In these tough economic times, people are overly concerned for their financial welfare and the outlook in the months and years to come. Many businesses are being forced to scale down operations, causing hundreds of thousands of people to lose their jobs. Some business owners are even foregoing their own salaries in order to avoid laying off employees .
Our federal government’s newly transformed administration is seeking ways to work with Congress to mitigate this fiscal pain felt by middle-class, working Americans—namely, with the passage of a second stimulus package. One of the central features of this package is a proposal for tax cuts to individuals and small businesses.
The federal government is making these exorbitant spending plans to inject trillions of dollars into the economy in hopes of lifting us out of a recession. Whether or not the size of the stimulus is warranted may be left elsewhere for debate. The general question of how our government is to afford this kind of spending, however, is still relevant.
Recently, our dedicated Teaching Assistant, David Wogan, sent out an email to the class containing a two-part segment from CBS’ 60 Minutes entitled “The Oil Kingdom” in which Lesley Stahl interviews Saudi Arabian officials about their petroleum industry and efforts to keep oil relevant [2, 3].
Mrs. Stahl interviews both the Saudi oil minister, Ali Al-Naimi, and the president and CEO of Saudi Aramco, Abdallah Jum’ah. In short, these officials basically said (1) they have intentions to keep oil relevant in order to stay afloat in the world economy and (2) that oil will continue to be the predominant source of energy in the world for many years to come . They admitted, to nobody’s surprise, that the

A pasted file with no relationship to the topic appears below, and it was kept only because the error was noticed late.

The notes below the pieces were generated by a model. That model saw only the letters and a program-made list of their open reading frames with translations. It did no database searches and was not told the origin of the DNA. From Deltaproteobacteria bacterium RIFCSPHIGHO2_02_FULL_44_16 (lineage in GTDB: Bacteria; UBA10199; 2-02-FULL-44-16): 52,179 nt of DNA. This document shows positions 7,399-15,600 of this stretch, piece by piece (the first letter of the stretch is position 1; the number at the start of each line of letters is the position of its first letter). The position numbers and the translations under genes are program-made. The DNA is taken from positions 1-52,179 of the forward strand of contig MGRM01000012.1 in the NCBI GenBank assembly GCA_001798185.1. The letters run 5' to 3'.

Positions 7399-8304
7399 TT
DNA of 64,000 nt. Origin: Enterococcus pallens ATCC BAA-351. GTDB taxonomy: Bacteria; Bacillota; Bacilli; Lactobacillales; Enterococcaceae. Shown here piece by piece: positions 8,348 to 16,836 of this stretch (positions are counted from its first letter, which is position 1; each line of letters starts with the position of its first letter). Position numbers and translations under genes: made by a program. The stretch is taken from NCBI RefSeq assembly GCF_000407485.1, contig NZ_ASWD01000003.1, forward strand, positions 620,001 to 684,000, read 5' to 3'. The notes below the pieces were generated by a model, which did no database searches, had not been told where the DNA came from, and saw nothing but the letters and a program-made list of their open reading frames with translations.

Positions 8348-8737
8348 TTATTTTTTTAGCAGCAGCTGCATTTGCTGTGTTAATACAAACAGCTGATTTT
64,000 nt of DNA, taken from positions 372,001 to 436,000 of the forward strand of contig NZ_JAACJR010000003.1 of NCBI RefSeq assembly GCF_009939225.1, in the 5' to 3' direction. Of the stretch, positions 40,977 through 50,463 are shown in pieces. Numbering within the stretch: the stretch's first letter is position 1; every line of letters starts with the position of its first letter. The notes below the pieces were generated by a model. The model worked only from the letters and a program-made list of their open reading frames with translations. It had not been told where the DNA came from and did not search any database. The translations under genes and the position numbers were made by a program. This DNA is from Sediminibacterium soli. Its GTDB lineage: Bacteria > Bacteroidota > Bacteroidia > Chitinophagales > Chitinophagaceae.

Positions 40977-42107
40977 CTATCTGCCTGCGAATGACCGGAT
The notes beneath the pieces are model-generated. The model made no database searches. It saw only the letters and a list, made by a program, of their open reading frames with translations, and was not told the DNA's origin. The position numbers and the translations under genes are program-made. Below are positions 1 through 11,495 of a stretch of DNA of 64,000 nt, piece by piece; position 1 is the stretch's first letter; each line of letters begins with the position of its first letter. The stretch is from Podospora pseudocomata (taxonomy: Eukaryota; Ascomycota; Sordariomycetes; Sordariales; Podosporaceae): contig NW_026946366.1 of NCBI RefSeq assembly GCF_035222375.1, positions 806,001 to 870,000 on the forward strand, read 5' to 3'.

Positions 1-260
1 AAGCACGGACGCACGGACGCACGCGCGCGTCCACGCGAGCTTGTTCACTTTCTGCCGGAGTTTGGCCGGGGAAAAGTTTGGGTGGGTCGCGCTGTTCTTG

In that spirit, I stumbled upon the following question: would it be in
At present, the quest for viable alternative energy sources has presented its share of challenges—scientific, economic, and political. The greatest challenge, however, arises when the cost-effectiveness of such technologies comes into question. This, of course, is affected by the ever-fluctuating price of oil. In short, when oil prices are high these technologies seem worthwhile to pursue; when the price of oil is low they don’t. So, the thought of arbitrarily keeping the price of oil high—in the form of foreign oil tariffs—is particularly intriguing.
Tariffs have a tumultuous history in American public policy. They have been both the tool used for strengthening a fledgling
Now that our federal government is seeking to reduce what has come to be popularly known as our “addiction to foreign oil,” as enumerated in President Obama’s Agenda for the Energy & Environment , does levying such tariffs seem justifiable?
I am not privy to the intricacies of taxation. My simple figuring, though, is that the federal government could recoup whatever revenue it stands to lose in cutting taxes with this stimulus plan, at least partially, by implementing/increasing tariffs on foreign oil. Moreover, levying these tariffs would drive prices for oil upward—making the markets for alternative energy sources more potentially viable.
Foreign oil tariffs would probably not greatly affect volumes of oil imported, on an immediate timescale, as the product is so inelastic. Over time, however, there may be a shift to other viable energy sources as alternatives become more economically feasible. This is highly dependent, of course, on the increasing oil demand from burgeoning economies like those of
So, in essence, in seeing a Western push to move away from conventional crude oil
Here’s an article written by retired professor emeritus Larry Marsh (of U. Notre Dame) containing a simple, quantitative example that introduces an interesting idea of an “energy allowance.”
These posits are intended to be contemplative and evocative, so any enlightening responses would be greatly appreciated!
 – Maltby E. “Massive job losses: What’s left to cut?” CNNMoney.com.
 – Bonin R, Liu K. “The
 – Bonin R, Liu K. “The
 – “Saudi Arabia Bullish on Oil’s Future.” 60 Minutes. http://www.cbsnews.com/stories/2008/12/05/60minutes/main4650223
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 – “The Agenda: Energy & Environment.” The White House. http://www.whitehouse.gov/agenda/energy_and_environment/
 – “Speculations on an oil tariff.” The Rational Post. http://www.freedom24.org/rationalpost/2008/03/25/speculations-on-an-oil-tariff/. March 25, 2008.